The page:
German industrial engineering and steel production giant Thyssenkrupp has again confirmed being targeted by cybercriminals. The company told SecurityWeek that ‘organized crime’ is believed to be behind the attack. “Parts of the Materials Services and Corporate segment of Thyssenkrupp are currently affected. The possibility of the other segments and business units being affected can be ruled out at this time,” a spokesperson of Thyssenkrupp Materials Services said in an emailed statement. According to the same statement, the company’s IT security team detected the incident at an early stage and the attackers did not manage to cause any damage. In addition, there is no evidence that data has been stolen or modified.
In predicting what will transpire in cybersecurity in 2023, the best method is to look at past experience. As with any security and criminal activity, threat actors tend to build upon what they have done in the past, adding new twists to keep their tactics fresh and effective. So, taking this into consideration, it is no surprise that Trustwave’s security experts see much of the same type of attacks that plagued 2022 continuing. Ransomware shows no signs of abating, attackers will target operational technology, and security teams will be forced to do more with less financial support. The major differentiator from last year is the Russia-Ukraine War. The war has not only caused unmeasurable levels of human suffering but is the fulcrum on which a large cyberwar is being fought between the two opponents. This war has manifested itself through attacks centered on each nation and in some cases, striking targets in countries supporting their enemy.
The Guardian has been hit by a serious IT incident, which is believed to be a ransomware attack. The incident began late on Tuesday night and has affected parts of the company’s technology infrastructure, with staff told to work from home. There has also been some disruption to behind-the-scenes services. Online publishing is largely unaffected, with stories continuing to be written and published to the Guardian website and app. The company said it was confident it could still produce Thursday’s print newspaper.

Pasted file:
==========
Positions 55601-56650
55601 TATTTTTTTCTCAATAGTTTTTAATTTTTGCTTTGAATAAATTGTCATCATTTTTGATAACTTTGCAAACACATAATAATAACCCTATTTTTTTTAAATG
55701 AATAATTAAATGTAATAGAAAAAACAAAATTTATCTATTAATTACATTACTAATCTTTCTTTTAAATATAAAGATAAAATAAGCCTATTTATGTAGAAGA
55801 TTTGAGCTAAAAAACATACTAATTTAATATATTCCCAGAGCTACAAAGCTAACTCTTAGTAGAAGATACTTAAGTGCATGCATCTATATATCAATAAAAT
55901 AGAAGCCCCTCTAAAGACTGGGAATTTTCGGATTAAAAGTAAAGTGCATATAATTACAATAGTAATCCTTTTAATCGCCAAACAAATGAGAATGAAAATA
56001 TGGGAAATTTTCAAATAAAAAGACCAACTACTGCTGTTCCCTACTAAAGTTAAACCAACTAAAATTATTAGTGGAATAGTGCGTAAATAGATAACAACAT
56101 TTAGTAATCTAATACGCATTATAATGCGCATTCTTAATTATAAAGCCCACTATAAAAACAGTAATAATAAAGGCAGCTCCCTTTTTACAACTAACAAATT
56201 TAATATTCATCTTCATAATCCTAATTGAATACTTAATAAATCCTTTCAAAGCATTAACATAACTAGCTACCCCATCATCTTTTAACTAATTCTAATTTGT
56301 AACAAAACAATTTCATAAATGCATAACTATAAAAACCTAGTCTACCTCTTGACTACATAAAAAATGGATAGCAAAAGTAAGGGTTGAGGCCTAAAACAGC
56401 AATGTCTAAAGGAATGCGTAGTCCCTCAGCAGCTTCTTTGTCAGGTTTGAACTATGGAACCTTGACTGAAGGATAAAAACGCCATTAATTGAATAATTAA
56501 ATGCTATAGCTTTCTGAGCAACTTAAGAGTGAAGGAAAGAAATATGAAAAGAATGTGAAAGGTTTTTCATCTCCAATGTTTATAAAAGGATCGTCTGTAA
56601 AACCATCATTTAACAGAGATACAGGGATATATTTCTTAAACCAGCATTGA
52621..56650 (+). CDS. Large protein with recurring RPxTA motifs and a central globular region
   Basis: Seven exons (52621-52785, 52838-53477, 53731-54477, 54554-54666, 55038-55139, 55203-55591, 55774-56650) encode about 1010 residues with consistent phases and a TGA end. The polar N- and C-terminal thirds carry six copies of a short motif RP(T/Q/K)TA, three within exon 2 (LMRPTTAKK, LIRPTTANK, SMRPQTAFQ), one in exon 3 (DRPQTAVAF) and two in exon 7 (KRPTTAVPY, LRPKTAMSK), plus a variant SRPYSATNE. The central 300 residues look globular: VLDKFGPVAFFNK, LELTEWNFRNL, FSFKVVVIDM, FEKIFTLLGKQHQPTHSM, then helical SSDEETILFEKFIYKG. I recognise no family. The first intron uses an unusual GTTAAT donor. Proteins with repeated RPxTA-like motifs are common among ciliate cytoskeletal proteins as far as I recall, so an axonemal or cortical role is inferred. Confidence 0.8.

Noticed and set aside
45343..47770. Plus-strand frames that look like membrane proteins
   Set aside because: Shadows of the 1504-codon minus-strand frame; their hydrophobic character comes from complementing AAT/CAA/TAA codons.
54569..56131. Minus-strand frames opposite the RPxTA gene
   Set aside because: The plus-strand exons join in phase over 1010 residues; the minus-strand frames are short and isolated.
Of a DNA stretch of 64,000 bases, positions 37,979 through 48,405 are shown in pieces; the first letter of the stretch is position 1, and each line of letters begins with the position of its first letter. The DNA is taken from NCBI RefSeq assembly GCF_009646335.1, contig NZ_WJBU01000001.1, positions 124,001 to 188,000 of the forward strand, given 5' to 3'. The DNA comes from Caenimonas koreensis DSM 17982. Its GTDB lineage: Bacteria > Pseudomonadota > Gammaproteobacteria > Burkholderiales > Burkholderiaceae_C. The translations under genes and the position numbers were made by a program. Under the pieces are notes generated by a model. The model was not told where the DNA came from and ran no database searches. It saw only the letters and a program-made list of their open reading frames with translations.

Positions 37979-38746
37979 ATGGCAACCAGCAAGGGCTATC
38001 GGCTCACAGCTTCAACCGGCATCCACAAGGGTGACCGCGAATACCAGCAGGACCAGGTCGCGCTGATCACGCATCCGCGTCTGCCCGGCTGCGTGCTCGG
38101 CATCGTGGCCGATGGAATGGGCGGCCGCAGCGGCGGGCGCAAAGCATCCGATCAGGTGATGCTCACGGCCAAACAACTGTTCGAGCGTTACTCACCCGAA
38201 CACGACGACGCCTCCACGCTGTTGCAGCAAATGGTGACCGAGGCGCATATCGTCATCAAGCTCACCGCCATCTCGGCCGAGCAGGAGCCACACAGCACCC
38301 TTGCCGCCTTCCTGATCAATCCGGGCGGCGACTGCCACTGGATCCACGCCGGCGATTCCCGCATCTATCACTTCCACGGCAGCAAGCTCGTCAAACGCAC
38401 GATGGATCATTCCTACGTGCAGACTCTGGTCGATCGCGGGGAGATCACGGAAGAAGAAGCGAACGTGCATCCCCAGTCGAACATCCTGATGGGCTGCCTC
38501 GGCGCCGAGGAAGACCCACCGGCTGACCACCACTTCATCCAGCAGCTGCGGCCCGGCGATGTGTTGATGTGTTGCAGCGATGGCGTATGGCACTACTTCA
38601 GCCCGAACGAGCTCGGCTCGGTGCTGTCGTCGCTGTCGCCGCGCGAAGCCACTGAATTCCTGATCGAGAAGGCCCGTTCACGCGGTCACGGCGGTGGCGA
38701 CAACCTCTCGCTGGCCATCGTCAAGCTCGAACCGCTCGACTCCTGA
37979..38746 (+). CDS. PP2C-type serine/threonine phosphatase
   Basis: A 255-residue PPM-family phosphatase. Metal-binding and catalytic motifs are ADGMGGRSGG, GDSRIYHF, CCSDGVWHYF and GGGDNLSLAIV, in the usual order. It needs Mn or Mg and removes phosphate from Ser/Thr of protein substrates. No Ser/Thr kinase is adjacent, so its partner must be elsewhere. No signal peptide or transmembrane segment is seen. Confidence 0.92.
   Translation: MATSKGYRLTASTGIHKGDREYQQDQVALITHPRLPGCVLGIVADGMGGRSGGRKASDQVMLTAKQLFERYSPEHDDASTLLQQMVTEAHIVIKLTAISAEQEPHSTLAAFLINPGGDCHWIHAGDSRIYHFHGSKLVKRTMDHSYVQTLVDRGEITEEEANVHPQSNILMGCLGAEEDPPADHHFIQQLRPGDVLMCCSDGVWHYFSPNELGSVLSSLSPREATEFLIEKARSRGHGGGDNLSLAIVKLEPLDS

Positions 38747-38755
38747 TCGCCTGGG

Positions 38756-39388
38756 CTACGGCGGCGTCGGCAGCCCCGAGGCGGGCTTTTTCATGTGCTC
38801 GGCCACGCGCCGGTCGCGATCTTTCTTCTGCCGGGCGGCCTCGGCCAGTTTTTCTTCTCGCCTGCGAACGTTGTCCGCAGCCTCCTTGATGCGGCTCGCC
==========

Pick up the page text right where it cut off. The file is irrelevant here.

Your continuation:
The FCC is going after an alleged prolific robocall company, with a proposed record-breaking fine in the hundreds of millions of dollars. The regulator said an operation run by Roy Cox, Jr. and Michael Aaron Jones made billions of illegal robocalls via their Sumco Panama company and numerous other entities located in the US, Panama and Hungary. Although in operation since 2018, this “Cox/Jones Enterprise” made over five billion robocalls to more than half a billion phone numbers during a three-month period in 2021, according to the FCC. It apparently used pre-recorded voice calls to pressure victims into speaking to a “warranty specialist.” The size of the fine, close to $300m, is a result of “egregious violations” of both spoofing and robocalling provisions, the regulator said.
During the holiday season, it is essential to take extra precautions when it comes to cybersecurity. Cybercriminals may be more active than usual, looking for ways to exploit unsuspecting users. Protect yourself and your loved ones, ensure that you and they are up to date with the latest security software, and be mindful of potential scams. Furthermore, only visit trusted websites and know the risks before making technological purchases. Cyber security can seem complicated, but anyone can protect themselves from common cyber threats with the correct information. Additionally, be aware of the various scams aimed at senior citizens during the holidays, such as fake holiday deals, phishing emails, fake charities, sweepstakes, or even threats to disconnect a senior’s utilities. Taking these extra precautions can help ensure a safe and secure holiday season.